Pages

Tuesday, September 13, 2011

Confessions of a Bible Literalist


I don't like labels. Especially when that label is put on me by someone else. Usually the person/people labeling me have never met me or truly don't know me very well. Sometimes someone who thinks they know me slaps a label on me that doesn't really fit. I try not to label people anymore because if I don't like it done to me, then they probably don't either.
So when I began to hear the phrase "Bible literalist" being thrown around a few years ago, I thought, "Uh-oh, I bet some people will call me a Bible literalist." Why? Because I firmly....FIRMLY!...believe the Bible must be taken as God's word and instruction to us in how to live holy lives that are pleasing to Him. And that means recognizing that the historical accounts, parables, poetry and Apocalyptic scripture revealed in the Bible are not just interesting stories that you can take or leave, but are words that God himself needed us to read and understand.
Why is it important to read the Bible literally?
Let me explain.
Let's start in Genesis. Genesis was written by Moses. He tells us that "In the beginning God created the heavens and the earth." (Genesis 1:1) How could Moses possibly know this since he wasn't born yet? How could he know that God created the sun and moon and water and plants and animals and people in six days? How could he know God rested on the seventh day? (And yes, I'm talking literal days!) Moses knew these things because God told him! God obviously instructed Moses to make a written record of Creation so that all mankind would know it didn't just happen because of some goofy cosmic explosion a ba-zillion years ago. (Picture me rolling my eyes here.)
From the very get-go, God wanted us to understand His authority over everything. He created it all. It all belongs to Him. To believe anything less than God's power to do the amazing and impossible is to put Him into our little human box of little human understanding. And if God can fit in that box, then He is not God. 
Moving on.
"Then God said, "Let us make man in our image, in our likeness, and let them rule over the fish of the sea and birds of the air, over the livestock, over all the earth, and over all creatures that move along the ground." Genesis 1:26
The Bible makes it perfectly clear that Adam and Eve were the first people God created. Humankind came from them. Sin also came from them. Paul writes in 1 Corinthians 15:22 that death came through Adam because he sinned. How did Moses know all of this? God told him. Yet there are those who believe that God created other people outside of the Garden, apart from the line of Adam. Sorry folks, but there is nothing biblical to support that theory. Not even Cain's story of living in the land of Nod. No where does it say he found his wife in Nod--that she was a Nodite (ha!). It simply says he had a wife, who, as we understand biology, had to have also been his sister or possibly a niece. The Hebrew word used in Genesis 4:17 is "ishshah" which means "woman/wife/female." Josephus, the Jewish historian, wrote that according to tradition Adam and Eve had 33 sons and 23 daughters. .Incest, as we would call it, for procreation had to take place then and after the flood. Apparently it wasn't sinful in God's eyes because it fulfilled the "be fruitful and increase in number" command. It obviously became sinful--depraved--later and God made it clear in Leviticus that it had to stop. (Note: Even Abraham and Sarah were related to each other; she was his half-sister. Genesis 20:12)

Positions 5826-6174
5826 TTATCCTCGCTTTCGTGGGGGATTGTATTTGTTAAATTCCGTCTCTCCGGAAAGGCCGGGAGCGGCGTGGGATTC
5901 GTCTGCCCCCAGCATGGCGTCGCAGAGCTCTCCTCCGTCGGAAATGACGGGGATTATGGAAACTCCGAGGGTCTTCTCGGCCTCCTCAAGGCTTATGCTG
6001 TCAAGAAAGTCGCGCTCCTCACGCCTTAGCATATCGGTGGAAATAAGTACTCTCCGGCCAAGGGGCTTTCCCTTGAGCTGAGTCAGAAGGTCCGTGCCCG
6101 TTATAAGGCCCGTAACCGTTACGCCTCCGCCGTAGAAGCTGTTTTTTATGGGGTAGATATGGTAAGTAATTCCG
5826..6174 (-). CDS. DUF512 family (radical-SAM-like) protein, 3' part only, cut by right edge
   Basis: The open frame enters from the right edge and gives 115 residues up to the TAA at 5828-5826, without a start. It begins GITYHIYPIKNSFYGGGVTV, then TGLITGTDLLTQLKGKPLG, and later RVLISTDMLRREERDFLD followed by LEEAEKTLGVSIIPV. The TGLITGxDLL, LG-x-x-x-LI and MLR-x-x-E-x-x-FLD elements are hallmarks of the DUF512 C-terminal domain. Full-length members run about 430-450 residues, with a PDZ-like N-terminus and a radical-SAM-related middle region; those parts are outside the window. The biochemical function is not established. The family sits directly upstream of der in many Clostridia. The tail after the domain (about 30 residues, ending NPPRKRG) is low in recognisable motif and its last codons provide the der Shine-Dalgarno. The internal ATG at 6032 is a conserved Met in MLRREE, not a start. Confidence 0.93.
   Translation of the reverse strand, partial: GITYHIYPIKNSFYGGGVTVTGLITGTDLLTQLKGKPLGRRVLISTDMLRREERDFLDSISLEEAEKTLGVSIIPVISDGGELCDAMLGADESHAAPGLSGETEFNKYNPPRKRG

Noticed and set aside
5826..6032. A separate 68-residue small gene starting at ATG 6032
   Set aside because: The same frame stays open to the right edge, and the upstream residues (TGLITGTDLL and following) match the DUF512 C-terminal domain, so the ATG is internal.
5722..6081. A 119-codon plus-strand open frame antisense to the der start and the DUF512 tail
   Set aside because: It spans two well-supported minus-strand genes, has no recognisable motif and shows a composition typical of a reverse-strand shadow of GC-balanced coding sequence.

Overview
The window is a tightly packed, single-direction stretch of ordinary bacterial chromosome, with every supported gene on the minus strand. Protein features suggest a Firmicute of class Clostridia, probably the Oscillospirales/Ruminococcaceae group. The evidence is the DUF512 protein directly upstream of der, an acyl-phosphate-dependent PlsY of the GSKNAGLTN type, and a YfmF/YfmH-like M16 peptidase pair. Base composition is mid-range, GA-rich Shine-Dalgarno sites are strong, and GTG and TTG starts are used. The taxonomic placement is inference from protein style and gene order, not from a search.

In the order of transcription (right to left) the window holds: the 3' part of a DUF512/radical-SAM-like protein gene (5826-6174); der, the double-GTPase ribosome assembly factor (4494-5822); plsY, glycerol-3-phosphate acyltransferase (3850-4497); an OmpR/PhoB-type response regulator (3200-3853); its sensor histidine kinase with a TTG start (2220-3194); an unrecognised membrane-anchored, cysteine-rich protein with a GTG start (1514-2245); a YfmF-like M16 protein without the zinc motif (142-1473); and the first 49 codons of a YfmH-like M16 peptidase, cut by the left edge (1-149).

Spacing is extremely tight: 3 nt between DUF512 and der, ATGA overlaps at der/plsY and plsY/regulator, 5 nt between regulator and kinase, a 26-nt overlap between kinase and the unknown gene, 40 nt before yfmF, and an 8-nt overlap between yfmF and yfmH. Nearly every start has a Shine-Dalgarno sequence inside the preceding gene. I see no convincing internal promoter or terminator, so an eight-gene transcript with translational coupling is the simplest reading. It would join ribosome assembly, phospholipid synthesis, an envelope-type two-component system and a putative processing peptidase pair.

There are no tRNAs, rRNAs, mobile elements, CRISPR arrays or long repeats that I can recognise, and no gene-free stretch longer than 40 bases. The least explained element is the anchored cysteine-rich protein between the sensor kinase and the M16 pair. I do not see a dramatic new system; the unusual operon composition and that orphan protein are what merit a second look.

However, the most important reason I take the Bible as it is written is this:
Matthew, Mark, Luke and John tell us about Jesus. About his life, about his arrest, about his crucifixion, and about his resurrection. If I can't take the Bible literally from the very beginning--from the creation story in Genesis 1:1 and moving forward!--then why on earth would I take it literally when it comes to the account of Jesus' life and death on the cross????? Why would I believe that God came to earth as a man, died a horrific death on the cross as the sacrificial Lamb, rose from the dead and ascended into heaven if I can't accept the rest of the Bible just as literally? That God really did send a flood that covered the earth? That the Israelites really did walk through the Red Sea on dry ground? That Lazarus really was dead in the grave three days?
Jesus often taught in parables, but Jesus also quoted the Old Testament as the Word of God. In Luke 4:16-21 he read the prophecy about the Messiah from Isaiah and announced that "Today this scripture is fulfilled in your hearing." (v. 21)
Jesus took scripture literally! Because he fulfilled scripture literally! How can I go out into the world and proclaim Jesus' life, death and resurrection in one breath and then turn around and say the rest of the Bible is just a bunch of stories that you may or may not believe? Why would I hang my deepest, heartfelt hope on the promise that one day I'll be with Jesus in paradise just like he told the criminal on the cross next to him (Luke 23:43) if I can't accept that God allowed innocent children to die when the angel of death killed every firstborn in Exodus 11?
I will never fully understand God or everything that is written in His word. All I can do is read, read, read and pray, pray, pray for as much understanding as God is willing for me to have. And that's what I'm trying to do.
     So, if you want to call me a Bible literalist, go ahead. I can think of a whole lot worse things to be.
~~~~~~~~~~~~~~~~~~~~~~~~~~~~~~~~~~~~~~~~~~~~~~
This week's Prayer Shout-Out countries are:
USA, Germany, Russia, Spain, Ukraine, France 

No comments: